Rich White, the man behind the Tejas Center H-E-B, plans retirement

The man who helped open the H-E-B in Bryan’s Tejas Center has announced his retirement after more than 17 years at the store.

During his time in the community, Rich White has served as board president for the Brazos Valley Food Bank and chairman of the Bryan-College Station Chamber of Commerce, among other roles.

He will retire as the general manager of the H-E-B on Villa Maria Road next month and return to his home state of Utah with his wife Carolyn, whom he met in a checkout line while he was working as a cashier in 1982. White said his retirement plans include spending more time with his four children and 11 grandchildren.

White said the Bryan-College Station community has always been warm and welcoming.

“What stands out to me is how giving this community is, and how generous [residents] are in their support of both business and nonprofit alike,” he said. “It has been really eye-opening and inspirational to see the giving hearts that are out there in this community that really care to make this a place to work and raise families.”

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White came Texas after H-E-B recruited him from a grocery store in Phoenix in 1992. He started his H-E-B career at an Austin store and later moved to Waco, where he managed five stores and more than 1,000 employees.

White then worked at a Shaw’s grocery store in Boston for two years before returning to H-E-B and moving to College Station in 2004 to open the Villa Maria Road location, which today has more than 400 employees.

Mike Newkham, the general manager at the Tower Point H-E-B in College Station, said he worked with White for a year when the Villa Maria Road store opened, and they have since become great friends.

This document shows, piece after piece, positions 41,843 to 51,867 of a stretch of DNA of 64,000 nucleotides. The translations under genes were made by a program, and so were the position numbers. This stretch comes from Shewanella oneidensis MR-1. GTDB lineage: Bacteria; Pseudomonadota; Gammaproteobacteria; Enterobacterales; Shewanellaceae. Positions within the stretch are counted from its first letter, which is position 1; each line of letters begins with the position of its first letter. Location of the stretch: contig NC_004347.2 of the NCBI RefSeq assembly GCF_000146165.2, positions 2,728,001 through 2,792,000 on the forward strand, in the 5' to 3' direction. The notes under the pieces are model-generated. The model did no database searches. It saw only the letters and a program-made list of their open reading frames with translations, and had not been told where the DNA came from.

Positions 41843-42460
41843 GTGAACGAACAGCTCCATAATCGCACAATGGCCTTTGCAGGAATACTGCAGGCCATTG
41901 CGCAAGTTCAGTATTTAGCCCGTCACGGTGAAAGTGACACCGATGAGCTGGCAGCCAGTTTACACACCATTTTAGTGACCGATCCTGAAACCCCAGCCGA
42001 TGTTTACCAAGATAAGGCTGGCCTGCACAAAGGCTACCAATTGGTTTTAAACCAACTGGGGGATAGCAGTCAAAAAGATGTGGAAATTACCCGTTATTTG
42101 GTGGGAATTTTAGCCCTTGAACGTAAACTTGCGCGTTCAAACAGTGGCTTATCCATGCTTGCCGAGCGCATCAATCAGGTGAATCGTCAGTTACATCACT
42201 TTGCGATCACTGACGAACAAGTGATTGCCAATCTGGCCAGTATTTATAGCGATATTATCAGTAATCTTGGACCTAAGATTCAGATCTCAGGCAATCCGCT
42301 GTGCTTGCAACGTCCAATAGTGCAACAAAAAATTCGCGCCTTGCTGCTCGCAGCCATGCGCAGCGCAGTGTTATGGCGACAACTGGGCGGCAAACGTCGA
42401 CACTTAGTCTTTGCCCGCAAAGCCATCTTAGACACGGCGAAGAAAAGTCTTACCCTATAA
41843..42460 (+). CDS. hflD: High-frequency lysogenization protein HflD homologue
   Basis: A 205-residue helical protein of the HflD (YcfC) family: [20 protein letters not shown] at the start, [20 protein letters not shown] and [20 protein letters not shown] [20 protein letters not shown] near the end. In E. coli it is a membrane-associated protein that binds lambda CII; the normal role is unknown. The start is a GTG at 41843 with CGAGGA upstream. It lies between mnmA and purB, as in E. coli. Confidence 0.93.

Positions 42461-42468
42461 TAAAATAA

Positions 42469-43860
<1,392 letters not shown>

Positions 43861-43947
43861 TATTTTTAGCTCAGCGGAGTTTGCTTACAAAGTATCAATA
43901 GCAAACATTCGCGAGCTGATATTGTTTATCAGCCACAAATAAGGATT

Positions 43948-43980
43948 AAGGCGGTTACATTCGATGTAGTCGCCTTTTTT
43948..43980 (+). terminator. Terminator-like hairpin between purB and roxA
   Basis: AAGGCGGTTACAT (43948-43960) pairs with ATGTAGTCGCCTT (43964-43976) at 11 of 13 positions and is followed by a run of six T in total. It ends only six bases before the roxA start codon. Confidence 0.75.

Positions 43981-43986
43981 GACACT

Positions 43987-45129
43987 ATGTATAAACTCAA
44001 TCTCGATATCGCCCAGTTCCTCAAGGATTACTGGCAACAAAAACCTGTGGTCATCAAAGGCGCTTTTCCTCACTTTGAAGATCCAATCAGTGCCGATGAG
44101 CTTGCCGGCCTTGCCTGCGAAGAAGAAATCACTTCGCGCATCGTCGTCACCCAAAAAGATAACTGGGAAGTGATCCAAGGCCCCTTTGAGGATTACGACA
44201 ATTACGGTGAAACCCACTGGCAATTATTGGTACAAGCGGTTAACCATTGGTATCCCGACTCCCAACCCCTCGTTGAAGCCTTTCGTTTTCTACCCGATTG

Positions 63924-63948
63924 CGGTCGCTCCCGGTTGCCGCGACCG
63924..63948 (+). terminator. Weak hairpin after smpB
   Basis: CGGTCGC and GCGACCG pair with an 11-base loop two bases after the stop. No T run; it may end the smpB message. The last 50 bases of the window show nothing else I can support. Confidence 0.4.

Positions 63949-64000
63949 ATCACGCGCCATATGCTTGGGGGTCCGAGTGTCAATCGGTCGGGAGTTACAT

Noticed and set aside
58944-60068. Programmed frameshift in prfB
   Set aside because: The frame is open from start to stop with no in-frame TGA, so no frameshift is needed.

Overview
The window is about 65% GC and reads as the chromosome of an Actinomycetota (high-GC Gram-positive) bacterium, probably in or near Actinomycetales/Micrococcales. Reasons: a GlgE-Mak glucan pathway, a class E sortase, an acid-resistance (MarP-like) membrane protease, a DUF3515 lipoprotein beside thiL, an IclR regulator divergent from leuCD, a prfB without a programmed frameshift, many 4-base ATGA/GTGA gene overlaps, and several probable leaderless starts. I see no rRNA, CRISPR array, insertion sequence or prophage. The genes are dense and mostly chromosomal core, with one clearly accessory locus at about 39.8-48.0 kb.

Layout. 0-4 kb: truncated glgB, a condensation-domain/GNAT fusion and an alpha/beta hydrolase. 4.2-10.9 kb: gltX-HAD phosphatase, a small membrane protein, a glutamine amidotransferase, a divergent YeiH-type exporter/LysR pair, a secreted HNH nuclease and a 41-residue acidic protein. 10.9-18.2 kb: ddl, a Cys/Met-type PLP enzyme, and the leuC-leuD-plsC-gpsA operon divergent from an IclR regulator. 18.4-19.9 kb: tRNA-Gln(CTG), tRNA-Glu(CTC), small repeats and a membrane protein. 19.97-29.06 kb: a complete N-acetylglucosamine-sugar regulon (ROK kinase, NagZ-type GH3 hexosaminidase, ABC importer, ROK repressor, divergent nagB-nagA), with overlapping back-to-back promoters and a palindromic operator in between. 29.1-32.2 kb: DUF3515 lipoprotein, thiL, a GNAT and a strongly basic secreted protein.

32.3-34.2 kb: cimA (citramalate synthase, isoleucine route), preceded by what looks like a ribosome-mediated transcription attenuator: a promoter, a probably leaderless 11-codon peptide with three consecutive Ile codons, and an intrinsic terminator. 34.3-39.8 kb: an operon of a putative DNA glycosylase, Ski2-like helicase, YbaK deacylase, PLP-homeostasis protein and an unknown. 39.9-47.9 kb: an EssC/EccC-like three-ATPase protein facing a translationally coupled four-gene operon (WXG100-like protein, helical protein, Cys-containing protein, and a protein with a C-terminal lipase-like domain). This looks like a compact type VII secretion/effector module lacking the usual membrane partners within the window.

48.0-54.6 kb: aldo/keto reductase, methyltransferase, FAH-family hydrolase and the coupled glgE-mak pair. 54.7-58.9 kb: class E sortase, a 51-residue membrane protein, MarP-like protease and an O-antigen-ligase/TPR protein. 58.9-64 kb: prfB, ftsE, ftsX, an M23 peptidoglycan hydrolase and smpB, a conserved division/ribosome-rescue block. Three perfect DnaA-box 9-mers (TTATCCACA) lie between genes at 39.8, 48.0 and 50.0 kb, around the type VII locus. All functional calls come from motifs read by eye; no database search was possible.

“Rich has always been a people person,” Newkham said. “He was just always really good with people, and was always just really genuine and good to know.”

White studied biology at Utah State University and food industry management at the University of Southern California. He received a business management degree from the University of Phoenix.

He said his volunteer efforts started as soon as he was settled in Aggieland. He served on the Bryan-College Station Chamber of Commerce board for six years. He joined the Brazos Valley Food Bank board in 2017 and currently serves as the immediate past president. He was also a guest lecturer at Texas A&M University and said he hopes to continue speaking to college classes in Utah.

“It is hard to put a defined, quantifiable impact [during my time here], but when you see that the community is growing and that you have represented a company like H-E-B in a manner that the company gets recognized for their involvement, that to me brings some satisfaction,” White said. “We are doing things that are paying back the community for supporting our business in a way that is probably larger than people realize or expect. I have seen events that have been able to happen because H-E-B has been involved.”

White said his involvement in area organizations “is just a matter of caring about the community.”

Glen Brewer, president of the Bryan-College Station Chamber of Commerce, said White stands out as a leader in the community, and “that is incredible because our community is full of extraordinary leaders.”

“He cares about people, but he sees everyone as an individual person, with individual wants, and needs and he looks for ways to help solve any problems that might be hindering someone’s growth and happiness,” Brewer said. “Leaders like Rich White don’t come along every day, and I am thankful that we were lucky enough to have him come to our community. We are blessed that as he retires, we are left a much better place because of his efforts.”

Nate Sharp, president of the College Station Texas Stake of the Church of Jesus Christ of Latter-day Saints, said White served as the church’s bishop for four years in a congregation for young adults.

“In our church, this is a volunteer position with no financial compensation; yet I imagine Rich spent at least 20 to 30 hours per week volunteering,” Sharp said. “He connected easily with that age group, and he was able to be a positive influence on so many young adults during that time.”

White said he hopes he has set an example that “it is possible to give of yourself and your time,” even with a busy work schedule.

“I feel being an effective employee, businessman, manager, it is possible to do both [work and volunteer],” he said. “I would hope that people that I have worked with have seen my commitment both to my company and to the community and see that I cared.”

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